Donna Goodison (@dgoodison) is Protocol's senior reporter focusing on enterprise infrastructure technology, from the 'Big 3' cloud computing providers to data centers. She previously covered the public cloud at CRN after 15 years as a business reporter for the Boston Herald. Based in Massachusetts, she also has worked as a Boston Globe freelancer, business reporter at the Boston Business Journal and real estate reporter at Banker & Tradesman after toiling at weekly newspapers.

Climate

Dark money is trying to kill the Inflation Reduction Act from the left

A new campaign is using social media to target voters in progressive districts to ask their representatives to vote against the Inflation Reduction Act. But it appears to be linked to GOP operatives.

United for Clean Power's campaign is a symptom of how quickly and easily social media allows interest groups to reach a targeted audience.

Photo: Anna Moneymaker/Getty Images

The social media feeds of progressive voters have been bombarded by a series of ads this past week telling them to urge their Democratic representatives to vote against the Inflation Reduction Act.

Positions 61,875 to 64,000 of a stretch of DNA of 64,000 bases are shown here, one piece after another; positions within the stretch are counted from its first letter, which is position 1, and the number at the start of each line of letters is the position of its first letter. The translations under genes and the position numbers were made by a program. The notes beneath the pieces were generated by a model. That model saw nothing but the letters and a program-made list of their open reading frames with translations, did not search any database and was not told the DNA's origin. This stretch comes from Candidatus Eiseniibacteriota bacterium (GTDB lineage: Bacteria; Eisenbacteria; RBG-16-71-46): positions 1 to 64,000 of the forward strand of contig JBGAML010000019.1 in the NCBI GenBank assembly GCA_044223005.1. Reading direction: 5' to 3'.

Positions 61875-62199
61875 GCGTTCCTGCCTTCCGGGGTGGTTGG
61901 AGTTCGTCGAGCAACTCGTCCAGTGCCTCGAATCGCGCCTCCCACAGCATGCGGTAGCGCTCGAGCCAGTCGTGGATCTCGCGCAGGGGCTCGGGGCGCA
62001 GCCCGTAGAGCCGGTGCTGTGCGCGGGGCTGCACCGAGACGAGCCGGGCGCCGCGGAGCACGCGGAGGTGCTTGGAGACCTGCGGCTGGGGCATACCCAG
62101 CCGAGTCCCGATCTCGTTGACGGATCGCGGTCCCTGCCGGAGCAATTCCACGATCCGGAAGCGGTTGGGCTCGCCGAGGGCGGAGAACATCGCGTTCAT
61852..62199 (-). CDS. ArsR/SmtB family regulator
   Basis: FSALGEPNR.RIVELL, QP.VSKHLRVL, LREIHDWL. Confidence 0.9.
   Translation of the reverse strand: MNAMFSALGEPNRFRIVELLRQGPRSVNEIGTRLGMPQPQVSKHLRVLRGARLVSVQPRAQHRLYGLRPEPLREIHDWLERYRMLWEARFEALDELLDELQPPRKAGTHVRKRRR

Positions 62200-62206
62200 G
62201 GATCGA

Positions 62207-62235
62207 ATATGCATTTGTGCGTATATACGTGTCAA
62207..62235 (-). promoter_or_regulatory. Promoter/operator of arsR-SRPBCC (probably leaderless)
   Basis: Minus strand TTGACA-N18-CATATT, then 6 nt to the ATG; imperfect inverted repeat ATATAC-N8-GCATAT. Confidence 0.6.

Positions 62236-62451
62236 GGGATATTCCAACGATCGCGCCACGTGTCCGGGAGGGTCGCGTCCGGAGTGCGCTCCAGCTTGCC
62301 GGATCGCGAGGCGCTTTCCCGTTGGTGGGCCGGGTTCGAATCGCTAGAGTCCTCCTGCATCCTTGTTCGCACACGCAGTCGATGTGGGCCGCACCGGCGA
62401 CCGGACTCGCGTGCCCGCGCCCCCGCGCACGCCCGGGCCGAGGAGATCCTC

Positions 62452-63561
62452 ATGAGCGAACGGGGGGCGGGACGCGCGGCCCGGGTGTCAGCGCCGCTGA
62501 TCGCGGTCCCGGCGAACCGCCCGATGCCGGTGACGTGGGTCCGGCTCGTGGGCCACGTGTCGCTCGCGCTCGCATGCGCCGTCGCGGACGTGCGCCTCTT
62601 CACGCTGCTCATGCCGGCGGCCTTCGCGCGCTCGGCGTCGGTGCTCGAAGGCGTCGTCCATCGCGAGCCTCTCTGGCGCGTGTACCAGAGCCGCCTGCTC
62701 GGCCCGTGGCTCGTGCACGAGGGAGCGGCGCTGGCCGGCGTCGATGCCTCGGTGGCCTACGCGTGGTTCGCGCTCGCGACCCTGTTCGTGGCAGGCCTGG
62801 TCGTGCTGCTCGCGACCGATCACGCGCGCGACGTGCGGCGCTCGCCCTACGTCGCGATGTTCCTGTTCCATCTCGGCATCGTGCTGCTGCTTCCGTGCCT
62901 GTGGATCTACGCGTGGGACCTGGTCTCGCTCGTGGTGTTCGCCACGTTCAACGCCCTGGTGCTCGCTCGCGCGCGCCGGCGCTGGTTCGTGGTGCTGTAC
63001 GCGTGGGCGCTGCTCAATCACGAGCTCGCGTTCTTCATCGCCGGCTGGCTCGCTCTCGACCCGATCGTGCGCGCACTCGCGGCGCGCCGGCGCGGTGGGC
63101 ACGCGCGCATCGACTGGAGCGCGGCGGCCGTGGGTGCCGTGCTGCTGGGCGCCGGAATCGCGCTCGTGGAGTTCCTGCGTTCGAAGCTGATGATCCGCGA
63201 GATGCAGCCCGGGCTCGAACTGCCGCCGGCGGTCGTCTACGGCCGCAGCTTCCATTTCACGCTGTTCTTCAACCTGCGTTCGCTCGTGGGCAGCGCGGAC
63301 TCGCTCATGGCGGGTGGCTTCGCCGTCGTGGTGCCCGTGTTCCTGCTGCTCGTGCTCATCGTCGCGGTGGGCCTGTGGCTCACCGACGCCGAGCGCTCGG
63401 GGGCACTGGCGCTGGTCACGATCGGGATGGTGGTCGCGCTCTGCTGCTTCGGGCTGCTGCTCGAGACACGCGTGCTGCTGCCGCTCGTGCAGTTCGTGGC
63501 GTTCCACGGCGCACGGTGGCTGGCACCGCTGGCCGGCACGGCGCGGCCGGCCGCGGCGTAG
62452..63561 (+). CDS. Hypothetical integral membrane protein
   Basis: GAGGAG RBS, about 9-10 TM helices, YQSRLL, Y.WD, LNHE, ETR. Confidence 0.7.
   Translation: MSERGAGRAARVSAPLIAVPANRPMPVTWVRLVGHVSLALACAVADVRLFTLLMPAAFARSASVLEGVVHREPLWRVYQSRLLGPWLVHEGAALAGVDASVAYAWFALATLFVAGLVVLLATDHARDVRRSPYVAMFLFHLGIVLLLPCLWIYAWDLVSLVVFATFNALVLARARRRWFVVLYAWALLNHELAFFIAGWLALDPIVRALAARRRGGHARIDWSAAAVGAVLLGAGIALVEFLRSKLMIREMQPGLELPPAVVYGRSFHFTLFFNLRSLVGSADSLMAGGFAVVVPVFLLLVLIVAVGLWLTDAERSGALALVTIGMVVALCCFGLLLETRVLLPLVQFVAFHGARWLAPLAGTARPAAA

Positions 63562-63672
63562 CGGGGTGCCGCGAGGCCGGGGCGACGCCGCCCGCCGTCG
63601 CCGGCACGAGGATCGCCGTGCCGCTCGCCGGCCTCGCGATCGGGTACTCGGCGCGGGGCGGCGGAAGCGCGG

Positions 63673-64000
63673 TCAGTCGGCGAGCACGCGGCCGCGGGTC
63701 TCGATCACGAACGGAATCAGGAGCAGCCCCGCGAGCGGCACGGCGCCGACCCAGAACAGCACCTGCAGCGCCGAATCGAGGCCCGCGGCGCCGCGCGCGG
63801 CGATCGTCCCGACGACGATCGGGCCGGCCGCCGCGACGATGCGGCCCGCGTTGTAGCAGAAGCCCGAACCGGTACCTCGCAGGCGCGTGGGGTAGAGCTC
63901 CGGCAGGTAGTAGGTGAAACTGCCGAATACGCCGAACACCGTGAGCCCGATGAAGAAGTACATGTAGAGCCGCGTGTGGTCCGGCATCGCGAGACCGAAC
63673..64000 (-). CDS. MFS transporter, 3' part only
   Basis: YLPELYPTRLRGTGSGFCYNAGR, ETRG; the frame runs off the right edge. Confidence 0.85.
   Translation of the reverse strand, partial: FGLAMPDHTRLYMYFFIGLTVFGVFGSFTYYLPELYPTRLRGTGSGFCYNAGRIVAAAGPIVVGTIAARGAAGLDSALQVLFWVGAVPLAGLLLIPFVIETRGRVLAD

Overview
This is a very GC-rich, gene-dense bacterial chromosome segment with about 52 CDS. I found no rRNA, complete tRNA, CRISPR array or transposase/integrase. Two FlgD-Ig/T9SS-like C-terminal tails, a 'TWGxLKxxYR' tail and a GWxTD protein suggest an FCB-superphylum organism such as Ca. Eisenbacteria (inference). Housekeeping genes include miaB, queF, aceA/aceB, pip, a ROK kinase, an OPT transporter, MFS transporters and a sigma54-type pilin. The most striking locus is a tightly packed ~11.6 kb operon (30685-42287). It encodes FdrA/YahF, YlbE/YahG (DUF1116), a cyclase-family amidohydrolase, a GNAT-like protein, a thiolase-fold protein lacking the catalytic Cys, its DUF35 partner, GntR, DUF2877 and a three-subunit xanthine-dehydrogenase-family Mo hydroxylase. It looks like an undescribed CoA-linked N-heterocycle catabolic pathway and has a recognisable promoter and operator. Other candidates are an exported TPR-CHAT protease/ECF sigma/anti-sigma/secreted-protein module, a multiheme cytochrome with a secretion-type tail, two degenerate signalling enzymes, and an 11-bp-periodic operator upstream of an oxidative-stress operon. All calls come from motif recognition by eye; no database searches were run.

The ads aren’t from the Sunrise Movement or other progressive climate stalwarts, though. Instead, they’re being pushed by United for Clean Power, a murky dark money operation that appears to have connections with Republican operatives.

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Lisa Martine Jenkins

Lisa Martine Jenkins is a senior reporter at Protocol covering climate. Lisa previously wrote for Morning Consult, Chemical Watch and the Associated Press. Lisa is currently based in Brooklyn, and is originally from the Bay Area. Find her on Twitter ( @l_m_j_) or reach out via email (ljenkins@protocol.com).